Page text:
Ironically, the Vital Signs who had shown absolutely no inclination of asking Pepsi to invest beyond the Signs' material well being in the five years they were with them, the band's leader, Rohail Hyatt, finally managed to convince his former corporate patrons to invest some of its financial muscle back into the scene the cola company had so much benefited from.
This came in shape of a platform for aspiring new artistes called "Pepsi Battle of the Bands." However, since the cola company did not generate the kind of commercial mileage it had for its brand when only investing in the Signs, Awaz, and Fakhr-e-Alam (in the 90s), the experiment was short-lived, so much so, Pepsi eventually pulled out of the scene all together in the new millennium!
No Signs, No Pepsi Deals. What Music Or Music Scene?
There are acts that are aware of the apathetical state of the scene. They know if one takes away the sponsors' money, the scene which so many young (over), enthusiastic Pakistani pop fans gloat about as "expanding," will almost cease to exist.
Who's to blame? Piracy? Lethargic music labels? Or the convenient apathy and hypocrisy of the musicians themselves?
Unfortunately, chest beating and relating apathetical scenarios (in case of having no sponsors), is still most musicians' reaction when questioned about their insistence on retaining a sponsor.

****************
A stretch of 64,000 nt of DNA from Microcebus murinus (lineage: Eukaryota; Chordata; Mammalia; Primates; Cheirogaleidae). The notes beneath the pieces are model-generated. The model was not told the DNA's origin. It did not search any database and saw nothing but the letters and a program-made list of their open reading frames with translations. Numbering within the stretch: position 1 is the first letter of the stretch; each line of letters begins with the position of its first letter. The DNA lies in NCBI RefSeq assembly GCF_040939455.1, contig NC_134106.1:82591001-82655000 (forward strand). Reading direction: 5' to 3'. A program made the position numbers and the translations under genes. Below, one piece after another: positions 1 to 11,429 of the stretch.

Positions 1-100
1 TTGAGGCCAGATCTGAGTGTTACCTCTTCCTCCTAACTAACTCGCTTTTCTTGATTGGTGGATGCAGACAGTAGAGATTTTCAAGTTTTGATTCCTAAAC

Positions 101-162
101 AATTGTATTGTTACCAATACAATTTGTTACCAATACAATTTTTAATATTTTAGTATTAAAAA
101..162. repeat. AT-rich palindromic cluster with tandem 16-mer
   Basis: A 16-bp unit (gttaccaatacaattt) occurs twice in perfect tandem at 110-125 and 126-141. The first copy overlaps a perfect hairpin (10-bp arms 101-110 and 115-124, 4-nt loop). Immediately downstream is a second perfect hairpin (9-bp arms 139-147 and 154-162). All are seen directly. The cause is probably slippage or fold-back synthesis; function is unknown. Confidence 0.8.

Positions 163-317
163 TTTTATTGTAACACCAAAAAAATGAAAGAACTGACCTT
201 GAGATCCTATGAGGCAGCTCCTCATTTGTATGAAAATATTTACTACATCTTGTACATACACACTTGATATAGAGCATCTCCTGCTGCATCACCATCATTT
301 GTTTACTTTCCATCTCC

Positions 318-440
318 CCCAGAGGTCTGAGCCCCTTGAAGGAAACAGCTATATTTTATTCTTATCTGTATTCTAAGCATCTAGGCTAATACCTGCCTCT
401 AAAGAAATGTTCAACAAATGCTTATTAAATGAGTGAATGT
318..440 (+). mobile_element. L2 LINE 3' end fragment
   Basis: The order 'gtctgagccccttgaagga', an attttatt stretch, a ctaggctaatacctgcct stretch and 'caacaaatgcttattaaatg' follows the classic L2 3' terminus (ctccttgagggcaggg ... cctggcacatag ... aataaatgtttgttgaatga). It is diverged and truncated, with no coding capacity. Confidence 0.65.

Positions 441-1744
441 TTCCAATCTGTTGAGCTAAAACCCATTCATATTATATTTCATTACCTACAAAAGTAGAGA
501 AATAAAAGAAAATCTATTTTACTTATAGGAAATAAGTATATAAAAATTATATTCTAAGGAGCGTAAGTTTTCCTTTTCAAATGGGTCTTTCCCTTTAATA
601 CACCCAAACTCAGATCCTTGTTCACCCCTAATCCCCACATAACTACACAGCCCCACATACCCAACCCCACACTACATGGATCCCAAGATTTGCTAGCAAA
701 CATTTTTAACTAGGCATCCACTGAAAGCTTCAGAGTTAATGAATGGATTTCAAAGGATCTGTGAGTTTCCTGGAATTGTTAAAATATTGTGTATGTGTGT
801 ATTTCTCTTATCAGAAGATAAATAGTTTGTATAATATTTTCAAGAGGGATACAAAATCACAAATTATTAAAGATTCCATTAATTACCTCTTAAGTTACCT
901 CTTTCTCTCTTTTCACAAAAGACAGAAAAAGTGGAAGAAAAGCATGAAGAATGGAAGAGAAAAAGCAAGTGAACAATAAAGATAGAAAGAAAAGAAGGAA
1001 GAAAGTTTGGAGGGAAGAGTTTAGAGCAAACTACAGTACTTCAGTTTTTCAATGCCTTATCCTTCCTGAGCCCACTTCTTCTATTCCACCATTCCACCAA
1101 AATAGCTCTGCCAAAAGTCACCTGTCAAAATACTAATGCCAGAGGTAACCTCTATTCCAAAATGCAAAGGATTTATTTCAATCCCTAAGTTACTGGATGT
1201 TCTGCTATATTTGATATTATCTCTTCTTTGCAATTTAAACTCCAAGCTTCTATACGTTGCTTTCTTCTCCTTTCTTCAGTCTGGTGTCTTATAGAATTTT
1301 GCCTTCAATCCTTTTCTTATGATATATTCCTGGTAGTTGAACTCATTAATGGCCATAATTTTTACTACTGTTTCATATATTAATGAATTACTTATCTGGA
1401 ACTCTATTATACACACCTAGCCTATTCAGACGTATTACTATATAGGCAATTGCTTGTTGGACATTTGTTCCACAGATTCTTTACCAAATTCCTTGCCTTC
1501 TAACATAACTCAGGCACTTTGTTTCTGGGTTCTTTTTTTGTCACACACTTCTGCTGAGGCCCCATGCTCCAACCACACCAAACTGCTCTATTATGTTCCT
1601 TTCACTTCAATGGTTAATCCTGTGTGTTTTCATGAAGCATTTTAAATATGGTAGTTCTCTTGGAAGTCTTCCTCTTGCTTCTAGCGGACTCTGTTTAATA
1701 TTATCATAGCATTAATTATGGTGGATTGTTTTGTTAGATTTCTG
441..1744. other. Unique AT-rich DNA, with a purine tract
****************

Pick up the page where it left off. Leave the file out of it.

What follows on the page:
Former Junoon singer, Ali Azmat, decided to actually do something about it.
Early last year, he decided to form an artistes' union and was enthusiastically joined by both major league and as well as struggling players. A few months down the road Ali Azmat is a disappointed man. Why? Because most of the unions' major members are simply refusing to do what Mr. Azmat is suggesting, especially the boycotting of any TV-channel-related or multinational sponsored event that is paying the musicians a lot less than what they are worth. After all, these events are generating tremendous amounts of money for the channels (through advertising), and great advertising mileage for the corporate brands sponsoring them.